The question asked by the noble Lord, Lord Hodgson of Astley Abbotts, is in fact a double question. The first leg of the question is: should the Government renegotiate the 2003 treaty, to ensure that it is not introduced until it is properly reciprocal? Secondly, whether or not that happens, should the Government revoke the designation of the USA for the purposes of Sections 71 and 84 of the Extradition Act 2003 under the order made in December 2003, unless and until the USA ratifies that treaty. The answer to the first question—I agree with the noble Lord, Lord Hodgson of Astley Abbotts—is "Yes". The answer to the second question is, I believe, even more plainly "Yes".
Whatever justification there is for the 2003 treaty—the justification seems thin to me—there is no possible justification for unilaterally overriding the rights given by the 1972 treaty while that treaty is in force. The Government should revoke the designation of the United States under Sections 71 and 84 of the Extradition Act and require the USA to make a proper case, based on evidence, in support of the claims now pending for extradition.
My Lords, I thank the noble Lords, Lord Hodgson of Astley Abbotts and Lord Goodhart, for entering into what has now become a familiar debate. I shall answer the first two questions and speak to the issue raised about the nature of the extradition treaty before I go on to explain why the Government have come to their view.
We do not intend to renegotiate the treaty with the United States, and I must disappoint noble Lords by saying that nor do we intend to revoke the designation of the United States as one of our partners. The noble Lord, Lord Goodhart, is absolutely right. We argued quite properly and extensively about all these issues during the 2003 debates on the Bill. As he will remember, those were extensive and comprehensive debates. This House and another place had an opportunity to have their say about whether the Bill was fit to become a statute. The House and the other place spoke, and, as noble Lords will know, the Bill has become law and now applies. I invite noble Lords to allow me, rather than repeating all those arguments, to rely on the answers that I gave then on those matters of detail. I will, however, deal with the general issues raised by the noble Lord.
My Lords, I should perhaps have made clear, as I hope I had in my speech, that nothing I have said implies any criticism of the drafting of the Extradition Act itself. Apart from the treaty, which is a separate matter, I am critical of the use that the Government made of the powers given to them by Sections 71 and 84 of the Act.
My Lords, I understand that. I hope that we made it plain when we were going through the Bill that our intention was to include the USA in the schedule and to allow that matter to be debated when it came before the House. We did debate it before the order applied. Noble Lords discussed that issue and the order was made. I am simply saying that although I understand that these issues have generated a deal of passion, I would not tire the House today by repeating the answers that I gave in reply to those debates.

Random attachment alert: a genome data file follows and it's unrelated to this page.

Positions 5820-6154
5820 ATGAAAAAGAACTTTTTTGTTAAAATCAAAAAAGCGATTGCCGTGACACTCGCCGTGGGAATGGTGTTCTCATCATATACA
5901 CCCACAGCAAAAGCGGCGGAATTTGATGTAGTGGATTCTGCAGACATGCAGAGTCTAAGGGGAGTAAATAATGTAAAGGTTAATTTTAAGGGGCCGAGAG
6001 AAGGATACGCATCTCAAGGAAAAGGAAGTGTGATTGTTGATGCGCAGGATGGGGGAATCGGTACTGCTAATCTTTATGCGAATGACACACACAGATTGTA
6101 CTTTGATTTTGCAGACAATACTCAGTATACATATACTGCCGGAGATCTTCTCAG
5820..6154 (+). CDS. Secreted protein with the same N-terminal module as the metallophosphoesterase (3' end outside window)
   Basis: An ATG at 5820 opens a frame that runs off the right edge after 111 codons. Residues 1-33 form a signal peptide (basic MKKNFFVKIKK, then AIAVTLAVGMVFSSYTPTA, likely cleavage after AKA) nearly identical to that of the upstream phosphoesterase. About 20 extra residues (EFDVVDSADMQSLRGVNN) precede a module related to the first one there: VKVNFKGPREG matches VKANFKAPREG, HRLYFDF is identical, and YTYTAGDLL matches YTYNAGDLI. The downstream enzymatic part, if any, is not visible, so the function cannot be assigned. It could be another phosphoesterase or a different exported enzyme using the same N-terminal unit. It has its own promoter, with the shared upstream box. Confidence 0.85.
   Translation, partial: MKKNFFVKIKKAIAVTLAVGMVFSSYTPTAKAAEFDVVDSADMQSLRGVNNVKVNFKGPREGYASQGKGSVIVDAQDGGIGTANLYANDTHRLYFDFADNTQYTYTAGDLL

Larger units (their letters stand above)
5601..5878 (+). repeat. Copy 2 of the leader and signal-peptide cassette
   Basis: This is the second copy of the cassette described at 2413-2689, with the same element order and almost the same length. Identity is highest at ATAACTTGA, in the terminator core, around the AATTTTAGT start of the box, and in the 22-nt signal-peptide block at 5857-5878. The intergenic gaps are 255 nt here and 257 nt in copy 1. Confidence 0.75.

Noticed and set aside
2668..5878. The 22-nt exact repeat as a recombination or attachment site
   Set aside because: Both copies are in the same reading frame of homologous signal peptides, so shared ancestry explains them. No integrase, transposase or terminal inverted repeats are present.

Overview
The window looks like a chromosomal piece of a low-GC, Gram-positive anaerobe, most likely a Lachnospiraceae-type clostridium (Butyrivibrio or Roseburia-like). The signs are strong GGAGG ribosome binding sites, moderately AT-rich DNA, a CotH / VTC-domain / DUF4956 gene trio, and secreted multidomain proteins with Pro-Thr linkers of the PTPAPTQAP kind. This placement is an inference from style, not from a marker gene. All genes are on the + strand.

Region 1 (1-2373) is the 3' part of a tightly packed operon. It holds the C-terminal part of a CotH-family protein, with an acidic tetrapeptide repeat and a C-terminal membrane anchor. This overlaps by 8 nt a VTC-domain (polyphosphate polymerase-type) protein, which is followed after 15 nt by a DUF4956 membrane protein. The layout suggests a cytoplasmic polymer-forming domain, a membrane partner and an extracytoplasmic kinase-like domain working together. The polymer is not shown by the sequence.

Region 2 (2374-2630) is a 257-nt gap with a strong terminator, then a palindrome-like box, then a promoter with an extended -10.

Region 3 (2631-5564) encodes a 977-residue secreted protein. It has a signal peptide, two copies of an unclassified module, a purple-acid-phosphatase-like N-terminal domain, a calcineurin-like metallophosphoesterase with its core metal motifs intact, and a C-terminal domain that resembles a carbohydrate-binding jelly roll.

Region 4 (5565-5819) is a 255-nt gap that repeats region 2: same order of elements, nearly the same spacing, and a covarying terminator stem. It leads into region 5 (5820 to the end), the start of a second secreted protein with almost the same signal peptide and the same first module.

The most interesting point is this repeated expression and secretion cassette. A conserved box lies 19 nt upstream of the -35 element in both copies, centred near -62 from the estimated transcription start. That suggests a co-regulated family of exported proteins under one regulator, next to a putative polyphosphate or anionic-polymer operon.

I need to say to the noble Lord, Lord Hodgson, that he is not right in saying that there has been a dramatic change in the nature of the offences for which extradition has been sought. For the period 2003 to
For the period 2003-04—there have been no returns so far in 2005—five people were returned to the United Kingdom from the USA for the following offences: drugs, child abuse, murder, sex offences and child abduction. The average time between the request being made and the person being returned to the United Kingdom was five months.
Regarding returns to the US from the United Kingdom since the new provisions came into effect on
My Lords, I do not think that I will give way. This is a debate in which two noble Lords have participated, no one spoke in the gap and I am now replying. I beg the House's pardon, but I think that it would be outwith our rules to give way to the noble Lord.
My Lords, so it is quite wrong for the noble Lord, Lord Hodgson, to say that there is no utility, from our point of view, or from that of the United States, for this Act to have been dealt with in the way that I have just described.
It is a privilege to be able to put to bed, I hope for the last time, some of the misconceptions which seem to have surrounded the new extradition treaty that the United Kingdom negotiated with the United States. The operation of extradition between the United States and the United Kingdom is under constant review at official level, as is extradition with any of our many other extradition partners. It is clear that we would wish to identify difficulties, if any, at an early stage so that they can be addressed.
As I explained, and as I have explained on many occasions, the Extradition Act 2003 effectively implemented the provisions of the new UK/US extradition treaty. Our experiences, as I hope I have just outlined, of the new regime have been extremely positive. For example, the average time it took for the United Kingdom to process an extradition request from America, under the old arrangements, was 30 months. In stark contrast, the average time it takes the US to process requests from the United Kingdom is five months. I am sure that noble Lords will agree that our prosecuting authorities, pursuing fugitives from our justice system, must have cause to be grateful to the United States authorities for that level of service.